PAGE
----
Happy Historic Event of the Inauguration of Barack Obama Day! I hope you enjoyed it! I certainly have. Yet, while we do things like “hope” and “cry” and “pat ourselves on the back for ending racism in America because we are FOX News correspondents and therefore terrible and wrong all the time,” Science labors on!
For example, did you know that women are emotional? They are sooo emotional, you guys. More emotional than men, even! Women are so emotional that, even in their sleep, they keep having emotions and stuff! This is what Science, through its earthly vessel Jennifer Parker of the University of the West of England in Bristol, has discovered.
Well, actually, what Science has discovered through Jennifer Parker of UWE is that women have more nightmares than men do, and report having more intense emotional experiences of those nightmares, in their dream journals. This could be due to any number of factors – like, say, the fact that women are socialized to express emotion more freely than men, or the fact that it is not culturally acceptable for men to admit they are afraid of anything, or the fact that, generally speaking, dudes are discouraged from keeping dream journals in the first place and might therefore be less comfortable with whipping out the glitter pens and unicorn notebooks in order to share their deepest darkest secrets with a research team. This is not what Science and/or Jennifer Parker have determined to be true, however! Here, Parker explains:
“From our results it appears that men and women differ in the frequency of nightmares – women have more – and women perceive those nightmares to be more emotionally intense.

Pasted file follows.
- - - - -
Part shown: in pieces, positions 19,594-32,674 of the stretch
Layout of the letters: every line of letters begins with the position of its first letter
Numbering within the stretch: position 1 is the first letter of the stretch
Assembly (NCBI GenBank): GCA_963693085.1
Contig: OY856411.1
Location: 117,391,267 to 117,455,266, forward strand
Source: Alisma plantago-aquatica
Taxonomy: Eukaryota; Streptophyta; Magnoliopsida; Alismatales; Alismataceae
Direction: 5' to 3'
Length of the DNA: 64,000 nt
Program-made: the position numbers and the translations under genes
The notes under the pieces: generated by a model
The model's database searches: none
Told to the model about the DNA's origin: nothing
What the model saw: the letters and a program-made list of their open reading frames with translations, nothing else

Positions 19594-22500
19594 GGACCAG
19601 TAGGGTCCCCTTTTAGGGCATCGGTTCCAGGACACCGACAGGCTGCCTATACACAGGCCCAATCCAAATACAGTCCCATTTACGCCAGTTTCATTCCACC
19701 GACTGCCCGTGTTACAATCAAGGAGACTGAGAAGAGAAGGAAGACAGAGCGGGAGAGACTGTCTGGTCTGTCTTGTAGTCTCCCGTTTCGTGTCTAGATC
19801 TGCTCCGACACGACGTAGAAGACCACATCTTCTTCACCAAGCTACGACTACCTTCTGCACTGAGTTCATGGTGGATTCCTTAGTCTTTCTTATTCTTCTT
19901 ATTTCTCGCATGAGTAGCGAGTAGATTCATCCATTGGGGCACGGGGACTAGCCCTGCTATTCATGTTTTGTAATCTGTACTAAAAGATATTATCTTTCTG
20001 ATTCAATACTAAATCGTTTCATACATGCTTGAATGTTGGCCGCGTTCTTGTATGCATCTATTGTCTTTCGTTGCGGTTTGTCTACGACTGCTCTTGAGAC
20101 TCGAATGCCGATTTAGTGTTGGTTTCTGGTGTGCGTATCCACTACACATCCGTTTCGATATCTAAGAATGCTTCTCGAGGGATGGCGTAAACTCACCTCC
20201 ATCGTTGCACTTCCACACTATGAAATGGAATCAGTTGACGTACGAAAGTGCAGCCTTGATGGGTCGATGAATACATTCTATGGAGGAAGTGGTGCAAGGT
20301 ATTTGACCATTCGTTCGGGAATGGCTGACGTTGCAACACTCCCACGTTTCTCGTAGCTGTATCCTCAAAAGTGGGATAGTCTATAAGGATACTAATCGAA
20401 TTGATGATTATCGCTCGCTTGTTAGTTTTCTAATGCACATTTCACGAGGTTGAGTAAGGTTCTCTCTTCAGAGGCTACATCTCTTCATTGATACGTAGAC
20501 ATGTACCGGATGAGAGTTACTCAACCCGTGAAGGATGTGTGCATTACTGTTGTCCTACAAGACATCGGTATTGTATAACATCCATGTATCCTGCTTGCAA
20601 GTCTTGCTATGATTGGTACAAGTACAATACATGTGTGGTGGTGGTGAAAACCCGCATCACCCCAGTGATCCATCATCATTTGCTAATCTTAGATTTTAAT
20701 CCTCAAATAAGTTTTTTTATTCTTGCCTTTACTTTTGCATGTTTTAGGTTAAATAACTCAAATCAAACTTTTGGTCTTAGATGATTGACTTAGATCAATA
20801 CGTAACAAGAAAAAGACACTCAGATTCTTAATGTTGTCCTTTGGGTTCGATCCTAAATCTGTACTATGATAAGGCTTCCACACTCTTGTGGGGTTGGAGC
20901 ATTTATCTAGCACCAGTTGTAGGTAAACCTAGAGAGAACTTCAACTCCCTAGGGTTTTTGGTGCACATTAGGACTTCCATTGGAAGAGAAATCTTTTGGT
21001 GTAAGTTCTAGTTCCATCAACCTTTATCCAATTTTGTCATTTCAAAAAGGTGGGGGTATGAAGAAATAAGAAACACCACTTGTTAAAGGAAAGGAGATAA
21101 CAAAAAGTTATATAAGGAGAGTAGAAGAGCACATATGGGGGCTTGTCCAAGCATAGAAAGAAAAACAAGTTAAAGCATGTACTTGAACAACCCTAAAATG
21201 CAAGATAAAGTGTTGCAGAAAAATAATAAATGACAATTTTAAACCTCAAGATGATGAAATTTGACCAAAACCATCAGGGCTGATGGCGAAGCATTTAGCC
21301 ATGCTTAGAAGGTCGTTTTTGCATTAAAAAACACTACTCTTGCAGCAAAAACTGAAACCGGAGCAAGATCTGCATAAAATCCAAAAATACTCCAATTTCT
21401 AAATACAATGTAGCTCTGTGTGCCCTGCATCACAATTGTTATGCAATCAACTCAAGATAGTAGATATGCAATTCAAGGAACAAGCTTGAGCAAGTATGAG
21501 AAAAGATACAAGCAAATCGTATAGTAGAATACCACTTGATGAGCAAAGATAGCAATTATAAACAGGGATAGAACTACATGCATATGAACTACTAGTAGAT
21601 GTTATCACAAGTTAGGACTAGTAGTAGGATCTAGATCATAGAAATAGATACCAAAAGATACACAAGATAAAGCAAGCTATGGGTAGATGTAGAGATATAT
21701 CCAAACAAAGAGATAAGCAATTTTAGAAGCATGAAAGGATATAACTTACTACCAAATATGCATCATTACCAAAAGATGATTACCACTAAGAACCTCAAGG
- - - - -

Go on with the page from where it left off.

“I think that women use their dreams as a subconscious coping strategy.
“I believe these results show that women carry over their waking concerns into their dream life more so than men do, and they appear to have more difficulty with ‘switching off’ their concerns.”
For the record, while explaining her various crazypantsed generalizations, er, SCIENTIFIC CONCLUSIONS, Parker does not say that she actually did any research into what her test subjects experienced in waking life, so she’s apparently assuming that women are failing to “switch off” concerns (so emotional!) without really investigating said concerns in the first place.
Which makes no sense, because there are a ton of more or less non-gender-related things you can do to give yourself a nightmare: terrible, horrible, traumatic things, like reading The Lover before bedtime (young chicks and old dudes – I find this gross! IT’S A GOOD BOOK, I’M JUST SAYING) or watching Southland Tales, ever, or quitting smoking, which, for the record, is actually scientifically proven to give you screamingly vivid and weird dreams even when you use that gum that tastes like Satan’s asscrack. Like, last night, due to I think all three of these things, I had this terrible terrible dream about being forced (somehow!) into an arranged marriage with Wallace Shawn, and he was telling me about how many times per week I would be expected to, um, have dinner with Andre, and I had just reached the part where he was like, “I would like you to slap me around,” and then I woke up, hyperventilating, and my gentleman caller was there, and I was like “OH HOLY CRAP THANK GOD YOU’RE TALL, I mean, HERE.” This happens to dudes, too, I am thinking! Or, at least, it happens to someone else. Oh, God, please tell me it happens to someone else. It was so horrible.
Anyway. I have no problem with believing that women might be more able to access their emotional lives than men. I might even be willing to believe that they are under more emotional strain or experiencing more psychological conflict than men are, because, whatever, it’s a man’s man’s man’s man’s world and all of that. Yet conducting a study that is basically just you reading dream journals and then being like, “chicks have soooo many feelings?” Jennifer Parker, you had better be grateful that I am a person who resists puns in my daily life, because otherwise, I would be mighty tempted to conclude this post with some version of the phrase “wake up.”